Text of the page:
Dad was a master salesman who could talk anyone into anything, and life on the road with him was the wildest adventure any kid could possibly imagine. Unfortunately, since he was often unreliable and occasionally violent, it wasn’t always the good kind of adventure — but it was a great escape from a home run by a crazy (and also occasionally violent) control-freak of a step-dad, who reeked of the meat that made up his entire food pyramid. That’s the world of teenaged Ingrid Ricks in the story Hippie Boy: A Girl’s Story.
The fact that her family is Mormon is important for the story, yet Ricks does an exceptional job of keeping Mormonism as the background setting instead of focusing the camera on Mormonism itself. It shouldn’t be exceptional, but when the events of a story rely heavily on things that are peculiar to Mormonism, there’s a great temptation for the author to put his/her arm around the reader’s shoulder and say, “Let me tell you what Mormonism is like…” Or to write a story that is self-consciously dripping with Mormonisms. Ricks succeeds at making the Mormon themes clear without shoving Mormonism in your face.
The most Mormon-specific aspect of the story is the mother’s fervent belief that she needs to rely on priesthood authorities to make her most important life decisions for her. No matter how much bad advice she gets (and acts on), she has a terrible time letting go of the belief that the advice must a priori be good advice that comes from God. This point reminded me quite a bit of Emily Pearson’s story Dancing with Crazy. But one interesting part of Ingrid Ricks’ story is that you see that the priesthood leaders’ advice isn’t always bad. Ingrid’s mom makes some harmful decisions — based on massively bad advice from the first bishop in the story — but the second bishop helps solve their problems (with the assistance of Ingrid’s older sister Connie, who engineers the flow of good advice). The second bishop also gives good advice to Ingrid, and the cool part is seeing her learn to analyze that advice herself, and decide what is the best course of action for herself and her family.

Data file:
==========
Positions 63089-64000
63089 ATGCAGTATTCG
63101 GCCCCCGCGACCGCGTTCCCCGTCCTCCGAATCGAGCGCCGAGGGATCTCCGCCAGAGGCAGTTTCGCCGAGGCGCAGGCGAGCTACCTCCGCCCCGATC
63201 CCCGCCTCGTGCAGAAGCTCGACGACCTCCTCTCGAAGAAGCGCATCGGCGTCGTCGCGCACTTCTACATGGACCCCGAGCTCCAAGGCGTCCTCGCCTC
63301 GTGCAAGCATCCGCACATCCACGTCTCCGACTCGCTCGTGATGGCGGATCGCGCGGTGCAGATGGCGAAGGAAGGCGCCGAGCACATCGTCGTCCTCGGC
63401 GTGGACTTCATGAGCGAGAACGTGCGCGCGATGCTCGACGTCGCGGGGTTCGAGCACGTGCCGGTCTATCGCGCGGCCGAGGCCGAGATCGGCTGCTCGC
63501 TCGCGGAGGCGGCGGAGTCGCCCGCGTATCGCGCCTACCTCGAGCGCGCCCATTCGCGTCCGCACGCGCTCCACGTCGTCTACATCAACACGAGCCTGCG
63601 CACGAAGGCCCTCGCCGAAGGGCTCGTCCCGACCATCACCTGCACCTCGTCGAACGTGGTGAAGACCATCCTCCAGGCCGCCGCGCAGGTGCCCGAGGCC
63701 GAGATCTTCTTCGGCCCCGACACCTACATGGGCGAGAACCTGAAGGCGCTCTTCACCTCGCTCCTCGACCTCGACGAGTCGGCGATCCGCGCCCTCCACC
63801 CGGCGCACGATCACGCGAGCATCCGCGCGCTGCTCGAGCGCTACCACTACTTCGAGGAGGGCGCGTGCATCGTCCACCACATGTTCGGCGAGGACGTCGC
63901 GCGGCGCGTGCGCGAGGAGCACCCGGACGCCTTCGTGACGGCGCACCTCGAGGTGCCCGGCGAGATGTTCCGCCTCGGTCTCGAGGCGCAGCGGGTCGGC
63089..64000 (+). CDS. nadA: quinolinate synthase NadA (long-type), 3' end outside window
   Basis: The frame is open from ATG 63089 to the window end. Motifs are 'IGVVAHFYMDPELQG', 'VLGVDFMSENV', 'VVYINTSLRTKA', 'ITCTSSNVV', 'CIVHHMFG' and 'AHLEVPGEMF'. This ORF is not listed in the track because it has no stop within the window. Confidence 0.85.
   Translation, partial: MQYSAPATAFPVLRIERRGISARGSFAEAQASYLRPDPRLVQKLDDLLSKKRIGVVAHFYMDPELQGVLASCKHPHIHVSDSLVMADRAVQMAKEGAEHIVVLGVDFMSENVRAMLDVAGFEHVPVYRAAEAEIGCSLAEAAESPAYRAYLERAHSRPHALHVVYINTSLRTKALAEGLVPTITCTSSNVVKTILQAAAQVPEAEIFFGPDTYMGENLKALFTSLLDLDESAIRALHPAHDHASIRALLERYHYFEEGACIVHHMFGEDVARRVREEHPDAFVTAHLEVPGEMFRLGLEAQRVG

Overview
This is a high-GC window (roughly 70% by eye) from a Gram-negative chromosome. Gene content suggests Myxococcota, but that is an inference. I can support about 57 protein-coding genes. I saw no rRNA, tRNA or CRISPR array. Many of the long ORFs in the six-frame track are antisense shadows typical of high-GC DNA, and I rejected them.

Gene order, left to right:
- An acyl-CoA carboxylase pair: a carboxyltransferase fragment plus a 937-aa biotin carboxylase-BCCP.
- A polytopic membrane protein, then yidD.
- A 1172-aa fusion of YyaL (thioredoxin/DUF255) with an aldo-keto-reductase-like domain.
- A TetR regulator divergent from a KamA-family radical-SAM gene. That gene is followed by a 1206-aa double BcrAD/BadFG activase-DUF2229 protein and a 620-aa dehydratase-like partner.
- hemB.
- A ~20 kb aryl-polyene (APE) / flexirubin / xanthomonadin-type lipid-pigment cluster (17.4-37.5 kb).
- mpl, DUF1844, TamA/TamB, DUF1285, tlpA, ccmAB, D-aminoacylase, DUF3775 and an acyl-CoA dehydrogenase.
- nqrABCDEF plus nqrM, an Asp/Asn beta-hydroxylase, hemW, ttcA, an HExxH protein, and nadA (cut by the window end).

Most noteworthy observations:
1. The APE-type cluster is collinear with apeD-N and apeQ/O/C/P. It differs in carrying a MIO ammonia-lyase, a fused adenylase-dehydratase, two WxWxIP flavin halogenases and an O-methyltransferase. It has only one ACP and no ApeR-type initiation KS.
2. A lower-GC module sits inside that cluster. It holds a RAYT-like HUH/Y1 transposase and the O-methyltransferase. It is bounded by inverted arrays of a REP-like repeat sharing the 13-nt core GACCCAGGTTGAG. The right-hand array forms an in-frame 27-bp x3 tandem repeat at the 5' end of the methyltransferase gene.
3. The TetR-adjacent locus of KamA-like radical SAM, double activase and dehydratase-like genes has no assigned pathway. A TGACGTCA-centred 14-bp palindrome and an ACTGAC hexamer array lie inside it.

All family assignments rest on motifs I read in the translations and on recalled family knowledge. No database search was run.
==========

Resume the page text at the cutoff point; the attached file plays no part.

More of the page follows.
This is one of the most successful bildungsromans I’ve ever read. It’s clear to the reader from the beginning that the family has some pretty dysfunctional parenting. But it’s also clear that the young Ingrid views her parents with the eyes of a child who has never known anything else. Her (often absent) father, in particular, is a larger-than-life figure for her. Through the course of the story, she learns to see both of her parents in a more realistic light — as people who actually weren’t doing too badly, considering the major demons they were battling themselves. And it’s inspiring to see Ingrid and Connie take charge of their own lives (even as teens) and grow up healthy and sane, climbing the obstacles strewn in their path. I hate to use a clich like “triumph of the human spirit,” but at least I’ll say it kind of reminded me of this Suzanne Vega poem:
Kids will grow like weeds on a fence
She says they look for the light they try to make sense.
They come up through the cracks
Like grass on the tracks
If you’re looking for an entertaining adventure that’s more than just fluff, pick up a copy of Hippie Boy!!